Note: Where available, the PDF/Word icon below is provided to view the complete and fully formatted document
 Download Current HansardDownload Current Hansard   

Previous Fragment    Next Fragment
Wednesday, 12 September 1984
Page: 862


Senator CHIPP (Leader of the Australian Democrats)(10.24) —I make it clear that, as does the Liberal Party of Australia, the Australian Democrats support moves like this only with the greatest reluctance. From memory, in the 18 months during which the Senate has sat since Labor won power, this is one of the very few occasions when business has been taken out of the hands of the Government. In fact, I do not think it has been done before. This is possibly the first or second time it has ever been done. Therefore, no deal was done. Although Senator Chaney gave notice of his motion on Monday, I did not know he was going to move it today until I came into the chamber at 10 o'clock this morning. I have some sympathy with the view put by Senator Grimes on behalf of the Government, but with great respect I say that upon examination his reasons are a little thin. Quite often very important matters such as censure motions are raised in both the House of Representatives and the Senate and are debated forthwith without any notice being given to the Government.


Senator Grimes —This is legislation.


Senator CHIPP —This is legislation, but surely a censure motion is as serious as if not more serious than any legislation. Censure motions are debated forthwith. Matters of public importance on which votes are taken are raised every day without notice being given. I just say that in passing. Senator Grimes's argument that Cabinet has not considered the matter falls to the ground, although I accept his word that Cabinet has not considered it. This Bill will prevent the entry into Australian waters of ships which are nuclear powered or nuclear armed and will prevent aircraft that are nuclear armed from landing on Australian soil. That particular matter is not new to the Labor Cabinet. When I was overseas five weeks ago I read with some shame that the Australian Labor Government, in the person of the Prime Minister (Mr Hawke) and that of the Minister for Foreign Affairs (Mr Hayden), was heavying the New Zealand Government for its most courageous decision to do precisely what this Bill seeks to do. I hope that I will not be told by Senator Grimes that the Prime Minister and the Foreign Minister heavied the New Zealand Government to change its mind without a Cabinet decision. This very question has been considered several times by the Cabinet. It certainly considered it in terms of what New Zealand did and the aims of this Bill are identical with what New Zealand did. Am I to be told that if the Cabinet met to consider the exact terms of this Bill it might come to a different decision, as it did with regard to the situation in New Zealand? That is absolute humbug; it is absolute nonsense.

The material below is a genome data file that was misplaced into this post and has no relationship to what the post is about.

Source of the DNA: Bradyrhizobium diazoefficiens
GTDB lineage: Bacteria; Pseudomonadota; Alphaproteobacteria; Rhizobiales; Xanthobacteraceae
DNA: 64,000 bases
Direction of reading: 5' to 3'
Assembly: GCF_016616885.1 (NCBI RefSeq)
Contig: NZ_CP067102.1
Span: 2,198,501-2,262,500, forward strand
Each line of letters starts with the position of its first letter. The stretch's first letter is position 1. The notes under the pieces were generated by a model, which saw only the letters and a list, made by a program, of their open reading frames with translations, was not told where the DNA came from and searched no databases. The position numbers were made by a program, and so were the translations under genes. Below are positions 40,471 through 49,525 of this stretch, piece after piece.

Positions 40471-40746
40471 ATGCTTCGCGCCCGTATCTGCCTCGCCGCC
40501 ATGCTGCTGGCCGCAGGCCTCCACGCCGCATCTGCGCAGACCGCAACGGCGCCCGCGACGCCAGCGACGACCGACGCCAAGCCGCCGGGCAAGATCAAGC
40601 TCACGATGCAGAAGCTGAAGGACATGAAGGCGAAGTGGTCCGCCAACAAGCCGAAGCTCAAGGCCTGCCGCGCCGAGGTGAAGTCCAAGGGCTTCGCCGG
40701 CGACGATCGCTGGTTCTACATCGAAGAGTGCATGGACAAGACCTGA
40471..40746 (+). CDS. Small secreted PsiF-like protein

The whole question of a nuclear-free zone and visits of nuclear powered ships has been considered in detail, not only by Cabinet, but also by Caucus. Therefore, this Bill will came as no surprise. Its fate before a Cabinet meeting would be predictable and the discussion on it would be limited to seconds. One would not expect the same situation in Caucus, but Cabinet has already made up its mind about it. There is no more important item on the Notice Paper than this Bill, because its subject makes every Australian a nuclear target. No subject can be more important than that which makes Australia and every living Australian a nuclear target. The Government's position is well considered. I disagree with it, but I respect it. But the matter has been well debated within the Government. Therefore, as with the urgency motion yesterday, this Senate should be totally prepared to debate this most important issue today.